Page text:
I have a confession to make, so pay attention…
Since I’ve started having sex (in the 1800s), I’ve experienced plenty of orgasms — some high, some low, others too blurry to remember. Through it all, I’ve often wondered about the orgasm: What makes it so special? What does it give to us? How can we make them better?
Obviously, I did plenty of research on the topic and after months of personal study, I’ve come up with a theory: HIV-positive people have the best orgasms.
Why you ask? Let me explain:
Let’s start with the complexities of our own bodies. The more we orgasm, the more our body craves it. Each time we have one, our brain gives us a dopamine spike (i.e. the “happy chemical). Who doesn’t want that?
Because studies show that dopamine is linked to love and addiction, we trick ourselves into thinking we need more orgasms to be satisfied, which results to having more sex with our partners. In fact, one study by the Kinsey Institute showed that college students who masturbated frequently also had intercourse more frequently.
Still, having sex is different from having an orgasm. A truly great orgasm doesn't rely on visual or physical stimuli alone — it’s about giving ourselves permission to enter the mental space. And for HIV-positive people, emotional and mental clarity is a daily ritual.
Mental Freedom is Sexy.
HIV-positive people who undergo antiretroviral therapy and are undetectable have the freedom of knowing they are untransmittable. Having an undetectable viral load means you are not capable of transmitting the virus to your partners, therefore sex no longer comes with mental, emotional, or physical barriers relating to HIV.
The idea of Undetectable = Uninfectious is so powerful that sex turns into a response of our own inner wellness. Fear is replaced with pride, due to a realization that the virus, this once-called “curse,” is no longer in our periphery. Having HIV doesn’t mean we need to sequester ourselves in a cage to protect the uninfected (as if we were in a Zombie movie), but rather cherish medical breakthroughs and scientific research for giving us the ability to suppress it.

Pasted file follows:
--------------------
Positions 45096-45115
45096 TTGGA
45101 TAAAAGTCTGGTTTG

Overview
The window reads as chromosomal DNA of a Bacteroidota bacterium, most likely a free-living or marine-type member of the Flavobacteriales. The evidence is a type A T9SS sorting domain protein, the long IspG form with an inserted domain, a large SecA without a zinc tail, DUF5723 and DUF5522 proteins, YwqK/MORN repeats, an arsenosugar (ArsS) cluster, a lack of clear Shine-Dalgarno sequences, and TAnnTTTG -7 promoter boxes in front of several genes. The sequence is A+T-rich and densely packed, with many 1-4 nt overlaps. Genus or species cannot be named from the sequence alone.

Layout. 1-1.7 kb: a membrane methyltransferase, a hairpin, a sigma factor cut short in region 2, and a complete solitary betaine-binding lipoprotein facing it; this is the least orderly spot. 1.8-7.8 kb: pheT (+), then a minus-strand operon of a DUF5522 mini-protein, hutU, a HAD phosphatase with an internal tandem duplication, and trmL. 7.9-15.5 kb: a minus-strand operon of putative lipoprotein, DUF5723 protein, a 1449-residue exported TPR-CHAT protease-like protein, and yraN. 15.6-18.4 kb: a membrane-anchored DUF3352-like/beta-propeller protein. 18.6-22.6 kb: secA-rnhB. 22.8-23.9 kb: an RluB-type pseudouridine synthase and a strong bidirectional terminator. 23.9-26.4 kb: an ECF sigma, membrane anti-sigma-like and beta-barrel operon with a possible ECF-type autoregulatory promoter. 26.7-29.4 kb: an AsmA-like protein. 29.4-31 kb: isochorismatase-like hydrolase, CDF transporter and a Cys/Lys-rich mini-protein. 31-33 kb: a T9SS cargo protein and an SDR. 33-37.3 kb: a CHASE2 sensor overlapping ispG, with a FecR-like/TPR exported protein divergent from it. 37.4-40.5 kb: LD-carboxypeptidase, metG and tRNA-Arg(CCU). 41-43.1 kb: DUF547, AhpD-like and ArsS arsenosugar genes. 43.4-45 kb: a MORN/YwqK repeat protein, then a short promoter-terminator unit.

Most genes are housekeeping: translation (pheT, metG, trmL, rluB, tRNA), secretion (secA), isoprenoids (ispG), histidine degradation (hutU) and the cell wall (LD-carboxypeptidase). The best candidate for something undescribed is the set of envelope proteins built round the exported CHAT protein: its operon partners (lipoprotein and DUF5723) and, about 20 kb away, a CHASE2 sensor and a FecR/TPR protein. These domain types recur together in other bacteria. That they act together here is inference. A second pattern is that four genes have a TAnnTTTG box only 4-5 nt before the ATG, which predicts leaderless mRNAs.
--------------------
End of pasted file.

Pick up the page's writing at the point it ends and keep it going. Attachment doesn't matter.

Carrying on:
As a result of our mental and emotional clarity, hangups around sex and HIV become blurred. All that exists is us, our partner’s trust, and a whole lot of climactic discoveries. That’s the beginning of a sexual awakening.
Orgasms are Mother Nature’s Happy Drugs
Most health professionals encourage HIV-positive people to have a healthy sex life, not only because it improves overall self-esteem and worth, but because orgasms help us sleep, raise immunoglobulin levels (thus helping us fight infections), reduce stress, and lessen depression.
While there are cases of people with HIV that deal with sexual dysfunction (some say because of their meds), the truth is much of the problem has more to do with our overall wellbeing. Having one to two orgasms a week also helps to protect our body against heart disease, which many poz people deal with later in life.
Having an orgasm once or twice a week is also linked with higher levels of Immumnogobulin A, an antibody found in saliva and nasal linings that helps our immune system’s ability to fight bugs.
We’re Only as Prudish as Our Secrets.
The more secrets people have, the more likely we are to have emotional weight so heavy that it could possibly keep us from investigating our own sexuality.
One study lead by Columbia University professor Michael Slepian showed people who are too preoccupied with their secrets often find simple things more challenging than they should. Disclosing one's HIV status is very personal and should always be done with care, but the result of releasing it to your partner likely leads to a habit of opening yourself emotionally.
Openness, above all else, is key to having the perfect orgasm. HIV disclosure is something people living with the virus deal with constantly; so much so that the words have become scripted, yet each time they say it, a new layer of skin is shed. Add a sprinkle of sexual tension to it, and an orgasm is soon to follow.
Our Partner Wants Us Regardless of Our Status (& That’s a Turn On).
Nothing beats the feeling of knowing our partner wants us, inside and out, regardless of our status. Being able to trust they won’t judge or think less of us is extremely important in freeing ourselves. After all, the mental state we’re in during sex affects our ability to enter our sexual potential.
For couples who are in serodiscordant relationships, where one partner is HIV-positive and the other isn’t, encouragement is key to reigniting a sexual liberation in the bedroom.
Encouraging the practice of PrEP for your HIV-negative partner, the use of condoms, and routine checkins with both your doctors boosts sexual bonding in a way that heightens your need to please the other.
Being able to have sex with your partner, who is taking control of their health either through antiretrovirals or PrEP, lets you be free of “what ifs." That's the biggest aphrodisiac out there!